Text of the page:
“For the time being there has been no final decision. Damascus is still thinking about the feasibility of its participation,” the government source, speaking on condition of anonymity, told AFP on Monday.
“As soon as a decision is reached, it will be made public through the usual diplomatic channels,” he added.
Bashar al-Ja’afari, Syria’s UN ambassador and chief negotiator, told reporters in Geneva on Friday that his team would fly back home and that “Damascus will decide” whether they would return to the UN-backed talks, which are to be resumed on December 5.
Ja’afari said there were “big problems in this round of talks,” pointing to a last month statement released by the opposition insisting that Syrian President Bashar al-Assad should step down before any peace deal can be reached.
“The language was provocative, irresponsible politically speaking,” the Syrian government’s chief negotiator said, warning that if the opposition delegation sticks to such language “there will be no progress.”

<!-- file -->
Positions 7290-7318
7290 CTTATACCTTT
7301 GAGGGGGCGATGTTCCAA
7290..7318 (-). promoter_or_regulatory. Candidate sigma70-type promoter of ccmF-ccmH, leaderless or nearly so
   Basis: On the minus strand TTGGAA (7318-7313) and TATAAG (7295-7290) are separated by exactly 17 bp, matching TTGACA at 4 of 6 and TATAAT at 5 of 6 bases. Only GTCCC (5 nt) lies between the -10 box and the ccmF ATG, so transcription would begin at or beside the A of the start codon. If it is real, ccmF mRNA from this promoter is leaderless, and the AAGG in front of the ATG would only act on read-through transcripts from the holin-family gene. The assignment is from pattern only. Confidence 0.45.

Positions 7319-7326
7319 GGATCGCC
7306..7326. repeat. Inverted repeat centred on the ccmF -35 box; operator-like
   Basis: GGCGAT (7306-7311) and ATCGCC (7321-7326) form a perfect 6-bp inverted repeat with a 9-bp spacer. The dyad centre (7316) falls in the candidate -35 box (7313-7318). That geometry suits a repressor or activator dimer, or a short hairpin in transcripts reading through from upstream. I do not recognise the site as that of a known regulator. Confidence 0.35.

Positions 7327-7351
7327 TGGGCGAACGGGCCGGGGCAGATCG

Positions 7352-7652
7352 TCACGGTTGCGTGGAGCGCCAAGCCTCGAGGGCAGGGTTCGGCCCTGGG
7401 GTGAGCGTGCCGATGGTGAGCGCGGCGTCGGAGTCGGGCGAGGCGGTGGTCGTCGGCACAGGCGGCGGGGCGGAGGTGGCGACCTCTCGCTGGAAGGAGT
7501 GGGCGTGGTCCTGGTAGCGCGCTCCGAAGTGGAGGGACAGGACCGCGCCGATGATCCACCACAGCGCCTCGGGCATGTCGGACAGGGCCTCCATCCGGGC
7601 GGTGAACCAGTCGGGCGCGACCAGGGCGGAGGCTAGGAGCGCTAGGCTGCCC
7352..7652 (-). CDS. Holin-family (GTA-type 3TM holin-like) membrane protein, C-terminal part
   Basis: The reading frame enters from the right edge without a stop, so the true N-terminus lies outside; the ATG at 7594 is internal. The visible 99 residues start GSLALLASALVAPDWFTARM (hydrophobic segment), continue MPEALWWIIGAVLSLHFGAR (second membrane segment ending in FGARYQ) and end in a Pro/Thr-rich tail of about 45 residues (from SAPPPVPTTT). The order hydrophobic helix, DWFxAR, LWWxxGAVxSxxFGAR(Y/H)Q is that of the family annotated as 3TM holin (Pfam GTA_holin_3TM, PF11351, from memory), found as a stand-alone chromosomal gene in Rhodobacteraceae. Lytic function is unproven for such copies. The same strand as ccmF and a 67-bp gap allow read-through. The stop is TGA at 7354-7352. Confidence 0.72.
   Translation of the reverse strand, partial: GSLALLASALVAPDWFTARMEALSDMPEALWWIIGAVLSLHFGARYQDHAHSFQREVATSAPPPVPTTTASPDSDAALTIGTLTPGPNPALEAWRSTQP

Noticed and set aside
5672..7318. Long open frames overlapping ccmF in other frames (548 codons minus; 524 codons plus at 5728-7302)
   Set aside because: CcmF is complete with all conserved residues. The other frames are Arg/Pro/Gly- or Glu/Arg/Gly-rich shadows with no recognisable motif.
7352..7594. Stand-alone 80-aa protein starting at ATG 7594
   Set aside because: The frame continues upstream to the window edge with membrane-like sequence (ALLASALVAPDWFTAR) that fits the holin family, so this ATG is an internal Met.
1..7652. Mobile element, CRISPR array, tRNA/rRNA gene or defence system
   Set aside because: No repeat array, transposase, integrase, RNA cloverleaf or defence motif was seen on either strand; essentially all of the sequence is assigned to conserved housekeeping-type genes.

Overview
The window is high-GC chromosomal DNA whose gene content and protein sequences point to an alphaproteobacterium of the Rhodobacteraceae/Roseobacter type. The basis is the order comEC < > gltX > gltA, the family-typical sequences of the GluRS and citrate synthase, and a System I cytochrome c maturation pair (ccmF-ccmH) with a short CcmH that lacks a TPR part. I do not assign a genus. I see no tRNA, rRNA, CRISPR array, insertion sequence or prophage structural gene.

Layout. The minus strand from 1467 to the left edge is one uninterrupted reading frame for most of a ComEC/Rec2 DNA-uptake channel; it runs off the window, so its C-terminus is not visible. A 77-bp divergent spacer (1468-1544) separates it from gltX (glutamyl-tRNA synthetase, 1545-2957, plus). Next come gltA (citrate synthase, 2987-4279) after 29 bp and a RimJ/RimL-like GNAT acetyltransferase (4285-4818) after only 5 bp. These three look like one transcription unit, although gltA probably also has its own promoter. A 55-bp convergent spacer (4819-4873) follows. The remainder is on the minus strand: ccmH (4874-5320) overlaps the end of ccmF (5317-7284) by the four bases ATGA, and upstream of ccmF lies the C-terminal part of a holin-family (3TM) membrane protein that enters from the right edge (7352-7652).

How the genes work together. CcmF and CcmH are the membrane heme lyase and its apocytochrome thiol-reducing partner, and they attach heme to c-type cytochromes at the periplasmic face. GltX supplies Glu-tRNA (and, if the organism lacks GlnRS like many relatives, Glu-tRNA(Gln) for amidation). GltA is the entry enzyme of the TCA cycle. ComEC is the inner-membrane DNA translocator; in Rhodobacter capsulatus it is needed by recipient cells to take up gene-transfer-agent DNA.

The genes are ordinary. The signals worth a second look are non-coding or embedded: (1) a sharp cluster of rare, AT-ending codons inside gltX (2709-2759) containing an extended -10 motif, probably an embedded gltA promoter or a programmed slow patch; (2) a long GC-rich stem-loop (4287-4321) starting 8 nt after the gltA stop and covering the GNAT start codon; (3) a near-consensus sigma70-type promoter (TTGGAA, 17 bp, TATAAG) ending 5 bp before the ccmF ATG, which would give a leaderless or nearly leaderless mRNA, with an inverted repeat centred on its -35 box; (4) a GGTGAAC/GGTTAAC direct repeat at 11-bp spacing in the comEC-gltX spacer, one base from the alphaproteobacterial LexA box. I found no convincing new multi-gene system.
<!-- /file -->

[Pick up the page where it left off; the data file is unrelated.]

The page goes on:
Previous rounds of negotiations over the past five years have failed to achieve a tangible result, mainly due to the opposition’s insistence that Assad should cede power.
That condition seems no longer tenable due to Syria’s continued victories against foreign-backed militants in the recent past.
Russia, along with Iran and Turkey, has been mediating a parallel peace process between Syria’s warring parties in Astana, Kazakhstan, since January.
In a meeting with Russian President Vladimir Putin in the Black Sea resort of Sochi on November 20, Assad said he was “ready for dialogue with all those who want to come up with a political settlement.”
Moreover, Russia plans to hold an all-Syrian congress, known as the Syrian National Dialog Congress, in Sochi, which would involve drawing up a framework for Syria’s future structure, adopting a new constitution and holding elections under UN supervision.